CHICAGO (Reuters) - Retail chain Target Corp (TGT.N) gave a cautious outlook on Wednesday after reporting a lower-than-expected increase in quarterly sales due to unseasonable weather and weaker demand for electronics and groceries.
Shares of the company fell as much as 11 percent, their biggest intraday decline since December 2008, as investors focused on weaker revenues and a poor outlook despite higher-than-expected earnings.
Target’s woes also encouraged investors to sell shares of rival retailers like Macy’s M.N., JC Penney (JCP.N) and Wal-Mart Stores Inc (WMT.N) on Wednesday. Wal-Mart is due to report quarterly results on Thursday.
Target is the latest traditional brick-and-mortar chain to report disappointing sales as traditional chain stores spend more at online merchants like Amazon.com Inc (AMZN.O) and as slowly rising wages enable consumers to spend more on big-ticket purchases like cars and home improvements.
“We’re approaching our business with appropriate caution as sales trends at Target and many of our key competitors (have) weakened,” Chief Executive Officer Brian Cornell said on a conference call.
He said he expected price discounting to intensify as retailers try to shed excess inventory after a slow season.
Target said apparel sales rose during the quarter and were stronger than other retailers’, but unseasonable weather hurt demand.
In addition, the company’s grocery division suffered from a reorganization that increased organic and fresh food offerings but made it harder for customers to find products.
The sixth-largest U.S. retailer said customers made larger “pantry-stocking visits,” but growth in smaller “convenience trips” slowed, highlighting a new challenge for chains like Target that have bet on small format-stores for future growth.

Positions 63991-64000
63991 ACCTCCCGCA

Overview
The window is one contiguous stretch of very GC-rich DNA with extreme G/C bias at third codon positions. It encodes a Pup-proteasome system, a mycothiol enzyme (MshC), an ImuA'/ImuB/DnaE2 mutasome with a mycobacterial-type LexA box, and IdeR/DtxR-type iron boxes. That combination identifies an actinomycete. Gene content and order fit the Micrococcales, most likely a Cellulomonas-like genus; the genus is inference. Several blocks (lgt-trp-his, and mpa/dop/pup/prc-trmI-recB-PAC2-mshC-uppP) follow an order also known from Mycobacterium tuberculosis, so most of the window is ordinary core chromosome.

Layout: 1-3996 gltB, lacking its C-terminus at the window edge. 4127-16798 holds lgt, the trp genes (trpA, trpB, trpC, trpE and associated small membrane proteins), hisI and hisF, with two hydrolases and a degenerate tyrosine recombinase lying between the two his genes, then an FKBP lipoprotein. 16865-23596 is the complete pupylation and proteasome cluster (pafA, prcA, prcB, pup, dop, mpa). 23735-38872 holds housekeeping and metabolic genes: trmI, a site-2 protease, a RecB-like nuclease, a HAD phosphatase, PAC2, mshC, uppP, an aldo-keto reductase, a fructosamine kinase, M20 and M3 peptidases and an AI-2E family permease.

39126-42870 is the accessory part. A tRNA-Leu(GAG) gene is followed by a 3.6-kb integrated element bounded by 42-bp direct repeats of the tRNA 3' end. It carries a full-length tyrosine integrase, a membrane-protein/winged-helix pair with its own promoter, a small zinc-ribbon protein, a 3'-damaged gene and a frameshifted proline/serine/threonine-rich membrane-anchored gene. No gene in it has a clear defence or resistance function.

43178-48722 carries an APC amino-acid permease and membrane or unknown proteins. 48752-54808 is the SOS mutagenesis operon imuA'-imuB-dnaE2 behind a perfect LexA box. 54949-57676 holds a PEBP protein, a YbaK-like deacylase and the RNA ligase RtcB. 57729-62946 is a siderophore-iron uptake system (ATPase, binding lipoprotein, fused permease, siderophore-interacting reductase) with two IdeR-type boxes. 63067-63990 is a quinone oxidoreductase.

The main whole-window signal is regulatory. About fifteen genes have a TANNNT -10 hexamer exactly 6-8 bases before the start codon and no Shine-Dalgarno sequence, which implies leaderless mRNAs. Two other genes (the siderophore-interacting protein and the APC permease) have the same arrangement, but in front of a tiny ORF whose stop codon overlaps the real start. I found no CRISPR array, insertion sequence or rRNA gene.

Target said sales at stores open at least a year rose 1.2 percent in the first quarter ended on April 30, missing market expectations for a 1.6 percent increase, according to research firm Consensus Metrix.
Net sales fell 5.4 percent to $16.2 billion, mainly due to the sale of the pharmacy and clinic business to CVS Health Corp (CVS.N). Analysts on average had forecast $16.32 billion, according to Thomson Reuters I/B/E/S.
Digital sales increased 23 percent, compared with a year-earlier rise of 38 percent, and accounted for 3.5 percent of the company’s total.
Target said second-quarter comparable sales would be flat to down 2 percent even though it was confident that it would meet its earnings outlook of $1.00 to $1.20 per share before special items.
Analysts blamed the first-quarter performance on short-term weakness in the sector and expressed confidence about Target’s growth prospects and Cornell’s turnaround strategy.
Neil Saunders, managing director of research firm Conlumino, said the comparable sales were not “spectacular” but nonetheless were “a testament to Target’s relative strength” because they remained in positive territory.
Net income fell to $632 million from $635 million a year earlier.
Excluding restructuring charges and gains from the CVS deal, earnings were $1.29 per share, better than analysts expectations of $1.20 per share.
Reporting by Nandita Bose in Chicago; Editing by Lisa Von Ahn